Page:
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Posted: July 23, 2008

New UC San Diego exhibition envisages future of nanoparticles and distributed social cinema

(Nanowerk News) New-media art installations that caution visitors about a future when books are relics of the past, and nanoparticles represent a pervasive threat to human health, will be on display starting August 4 at the gallery @ calit2 on the campus of the University of California, San Diego.
The joint exhibition will present “SPECFLIC 2.6” by UC San Diego Visual Arts professor Adriene Jenik, and “Particles of Interest” by *particle group*, an art collective composed of independent and UCSD-based artists and writers.
The art installations ask the viewer to consider a not-so-distant future in which individuals will be intimately connected to networks not only through our computers, but via nanoparticles in or on our own bodies.
The gallery is part of the UCSD division of the California Institute for Telecommunications and Information Technology ( Calit2 ).
SPECFLIC 2.6
Today accessibility to information is a combination of video, image and text, informed in large part by the language of film and the literary novel. Adriene Jenik, in her ongoing project SPECFLIC, currently in version 2.6, explores the evolution of film language as “Distributed Social Cinema.” Using multiple screens, from cell phone interfaces to large image projections, Jenik layers media and technology forms. SPECFLIC 1.0 premiered at the dedication of Atkinson Hall as Calit2’s headquarters on the UCSD campus in 2005; SPECFLIC 2.0, hosted by the San Jose Public Library, was a featured event at ISEA06/ZeroOne San Jose in 2006.
bromine atoms
Nanoparticles can harm human health, like these bromine atoms – chemical elements that, in a liquid state, can damage human tissue, and irritates eyes and throat in a vapor state.
For the gallery@calit2, Jenik offers the public a speculative, futuristic reality taking place in the year 2030, in which people access the “InfoSphere” to learn about books that are only available to the public in electronic form. In SPECFLIC 2.6, books exist as rare objects that can only be described by the InfoSpherian, who is a rough equivalent to today’s reference-desk librarian. Gallery visitors will be able use their cell phones to share their reflections on the future of the book and the library.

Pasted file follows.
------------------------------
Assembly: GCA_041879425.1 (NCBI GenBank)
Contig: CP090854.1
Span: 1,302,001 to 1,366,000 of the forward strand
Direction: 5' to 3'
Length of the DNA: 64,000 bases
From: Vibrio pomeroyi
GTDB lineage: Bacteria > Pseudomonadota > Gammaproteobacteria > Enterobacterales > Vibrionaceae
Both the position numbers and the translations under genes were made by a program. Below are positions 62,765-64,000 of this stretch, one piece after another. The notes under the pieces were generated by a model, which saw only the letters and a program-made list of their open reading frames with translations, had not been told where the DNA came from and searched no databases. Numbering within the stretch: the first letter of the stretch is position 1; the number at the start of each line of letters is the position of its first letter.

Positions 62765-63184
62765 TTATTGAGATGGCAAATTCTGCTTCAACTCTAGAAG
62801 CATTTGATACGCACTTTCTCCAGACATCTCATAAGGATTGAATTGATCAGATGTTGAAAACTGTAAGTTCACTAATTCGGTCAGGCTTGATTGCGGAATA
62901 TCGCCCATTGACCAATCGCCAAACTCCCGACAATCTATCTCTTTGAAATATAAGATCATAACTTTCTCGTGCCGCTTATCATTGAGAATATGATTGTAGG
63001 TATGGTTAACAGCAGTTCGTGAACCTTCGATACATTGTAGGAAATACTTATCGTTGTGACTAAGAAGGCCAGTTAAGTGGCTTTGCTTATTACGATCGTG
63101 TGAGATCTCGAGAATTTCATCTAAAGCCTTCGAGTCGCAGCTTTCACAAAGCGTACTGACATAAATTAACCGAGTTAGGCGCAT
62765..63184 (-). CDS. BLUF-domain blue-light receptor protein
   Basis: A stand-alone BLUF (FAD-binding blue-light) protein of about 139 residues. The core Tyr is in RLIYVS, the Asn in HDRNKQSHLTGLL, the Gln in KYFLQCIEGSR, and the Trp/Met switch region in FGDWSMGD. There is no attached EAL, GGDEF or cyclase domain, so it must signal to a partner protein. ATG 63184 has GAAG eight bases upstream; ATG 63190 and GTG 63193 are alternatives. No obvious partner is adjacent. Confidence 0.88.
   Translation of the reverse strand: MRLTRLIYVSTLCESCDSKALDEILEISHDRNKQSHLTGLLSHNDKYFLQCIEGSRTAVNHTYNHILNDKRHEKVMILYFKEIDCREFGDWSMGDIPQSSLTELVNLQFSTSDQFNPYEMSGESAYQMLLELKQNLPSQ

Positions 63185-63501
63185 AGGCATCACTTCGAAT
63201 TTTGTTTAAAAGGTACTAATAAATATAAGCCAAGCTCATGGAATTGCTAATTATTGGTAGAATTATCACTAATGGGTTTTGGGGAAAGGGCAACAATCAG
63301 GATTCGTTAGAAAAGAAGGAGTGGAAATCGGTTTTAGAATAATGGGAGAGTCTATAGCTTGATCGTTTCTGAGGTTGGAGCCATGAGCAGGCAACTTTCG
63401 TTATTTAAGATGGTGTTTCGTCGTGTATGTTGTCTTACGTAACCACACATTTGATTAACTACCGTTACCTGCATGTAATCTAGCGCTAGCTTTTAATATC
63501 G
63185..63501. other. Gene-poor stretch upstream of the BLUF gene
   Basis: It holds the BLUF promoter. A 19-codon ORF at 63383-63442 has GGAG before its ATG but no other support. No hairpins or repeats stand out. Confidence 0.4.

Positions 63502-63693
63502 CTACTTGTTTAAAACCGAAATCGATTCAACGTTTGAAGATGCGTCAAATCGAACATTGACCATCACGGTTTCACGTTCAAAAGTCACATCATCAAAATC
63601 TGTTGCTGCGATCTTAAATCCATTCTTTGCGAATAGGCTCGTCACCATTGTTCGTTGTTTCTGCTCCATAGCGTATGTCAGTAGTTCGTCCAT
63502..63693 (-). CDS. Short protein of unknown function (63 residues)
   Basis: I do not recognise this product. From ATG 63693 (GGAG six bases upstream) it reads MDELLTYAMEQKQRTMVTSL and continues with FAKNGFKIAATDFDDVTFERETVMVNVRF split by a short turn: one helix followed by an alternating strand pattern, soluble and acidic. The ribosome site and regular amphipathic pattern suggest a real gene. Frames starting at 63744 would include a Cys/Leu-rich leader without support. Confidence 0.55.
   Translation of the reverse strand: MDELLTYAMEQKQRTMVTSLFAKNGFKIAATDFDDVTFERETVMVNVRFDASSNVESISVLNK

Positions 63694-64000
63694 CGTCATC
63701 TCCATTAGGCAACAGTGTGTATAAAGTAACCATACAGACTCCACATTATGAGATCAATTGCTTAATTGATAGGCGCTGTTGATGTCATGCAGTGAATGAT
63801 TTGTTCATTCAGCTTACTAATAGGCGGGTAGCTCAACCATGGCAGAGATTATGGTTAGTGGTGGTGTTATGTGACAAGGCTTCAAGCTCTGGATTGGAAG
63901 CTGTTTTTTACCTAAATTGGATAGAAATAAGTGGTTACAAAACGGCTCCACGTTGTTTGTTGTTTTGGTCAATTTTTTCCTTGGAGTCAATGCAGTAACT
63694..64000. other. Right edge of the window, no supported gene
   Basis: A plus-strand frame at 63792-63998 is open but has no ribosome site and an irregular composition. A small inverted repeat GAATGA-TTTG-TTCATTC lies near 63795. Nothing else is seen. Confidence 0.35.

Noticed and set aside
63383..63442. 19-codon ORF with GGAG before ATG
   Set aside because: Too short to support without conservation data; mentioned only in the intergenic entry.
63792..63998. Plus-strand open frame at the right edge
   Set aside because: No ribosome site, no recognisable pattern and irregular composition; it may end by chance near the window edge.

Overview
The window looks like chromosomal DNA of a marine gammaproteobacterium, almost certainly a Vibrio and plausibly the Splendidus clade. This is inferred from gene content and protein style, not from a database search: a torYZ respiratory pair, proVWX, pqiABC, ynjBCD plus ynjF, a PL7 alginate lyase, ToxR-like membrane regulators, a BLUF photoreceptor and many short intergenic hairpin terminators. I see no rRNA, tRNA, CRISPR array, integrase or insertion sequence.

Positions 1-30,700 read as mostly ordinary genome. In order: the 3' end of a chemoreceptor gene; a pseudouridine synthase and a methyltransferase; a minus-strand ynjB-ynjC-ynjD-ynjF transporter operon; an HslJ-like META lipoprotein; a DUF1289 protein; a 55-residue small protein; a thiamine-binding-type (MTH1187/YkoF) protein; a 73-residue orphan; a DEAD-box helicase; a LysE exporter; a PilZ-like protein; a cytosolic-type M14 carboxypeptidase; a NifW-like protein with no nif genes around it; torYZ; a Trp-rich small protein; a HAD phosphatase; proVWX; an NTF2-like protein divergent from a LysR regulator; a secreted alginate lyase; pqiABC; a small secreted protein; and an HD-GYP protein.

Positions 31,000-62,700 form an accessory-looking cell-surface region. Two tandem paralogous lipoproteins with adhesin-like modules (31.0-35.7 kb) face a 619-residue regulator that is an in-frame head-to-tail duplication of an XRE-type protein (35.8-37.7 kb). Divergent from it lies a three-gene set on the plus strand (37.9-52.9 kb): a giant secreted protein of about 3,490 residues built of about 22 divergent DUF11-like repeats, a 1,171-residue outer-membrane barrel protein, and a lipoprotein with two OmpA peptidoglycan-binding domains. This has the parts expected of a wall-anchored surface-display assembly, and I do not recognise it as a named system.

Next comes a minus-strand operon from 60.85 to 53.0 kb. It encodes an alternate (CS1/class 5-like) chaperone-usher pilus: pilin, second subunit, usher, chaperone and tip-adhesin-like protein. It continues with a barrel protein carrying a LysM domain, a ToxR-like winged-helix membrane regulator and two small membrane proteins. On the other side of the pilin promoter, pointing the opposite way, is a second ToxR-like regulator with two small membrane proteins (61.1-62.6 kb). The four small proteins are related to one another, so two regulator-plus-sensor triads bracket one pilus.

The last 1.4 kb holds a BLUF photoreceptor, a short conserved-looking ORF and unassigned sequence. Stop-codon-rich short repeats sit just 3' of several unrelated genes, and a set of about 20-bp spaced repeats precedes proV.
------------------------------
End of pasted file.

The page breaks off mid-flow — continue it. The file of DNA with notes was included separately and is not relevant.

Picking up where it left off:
“Granted the opportunity for networked interaction within the gallery, for SPECFLIC 2.6 I have rethought the installation to integrate audience contributions,” said Jenik. “So the project is very much evolving in response to what I learn from each previous iteration, as well as the opportunities afforded by the space, encounter with the audience, and technological framework.”
SPECFLIC 2.6 offers a plausible future that is in large part dependent on a network with defined boundaries that are modeled after, or part of, the Internet.
Particles of Interest
In juxtaposition, “Particles of Interest” reflects on nanotechnology, which has no clear boundaries because it links humans to machines in ways that are beyond binary networks. Nanotechnology is an interdisciplinary field at the crux of scientific research and corporate investment. Research on nanoparticles has led to the commercial development of products such as improved rubber tires, coating in glass that makes it easier to clean, improved water filtration systems, sunscreen lotions and much more. At the same time, there has been little consideration of the health implications of nano-products.
The *particle group* installation allows visitors to learn about growing concern with nanoparticles in public health. Videos comment on the production of nanotechnology, and visitors can discover whether they have nanoparticles on their skin or clothing by interacting with sculptural devices.
Each iteration of the “Particles of Interest” project has been, as much as possible, site-specific. “This version of the piece functions as an access route to Calit2’s gallery, so we became interested in the pedestal and the host of scripts it serves in the gallery or museum,” said the artists. “Pedestals are used to elevate that which the institution has designated to be of value… and here in the Nano3 labs at Calit2, we find the laboratory cousin of the pedestal – the clean white ( or aluminum ) counter, whose contents may only be intimately accessed by professionals. Visitors to Calit2’s nanolabs are positioned to watch skilled nanolab professionals perform a range of interactions with nanoparticles. In our piece, we wanted our ‘unskilled’ visitors to perform this meeting with the untouchable in a different way. We wanted to bring the clean room and the gallery pedestal together, to see what they might have to say to each other.”
Elements of “Particles of Interest” and SPECFLIC were on view recently at the San Diego Museum of Art as part of its “Inside the Wave” exhibition, which featured new-media works from Southern California- and Tijuana -based artists.
Source: NIST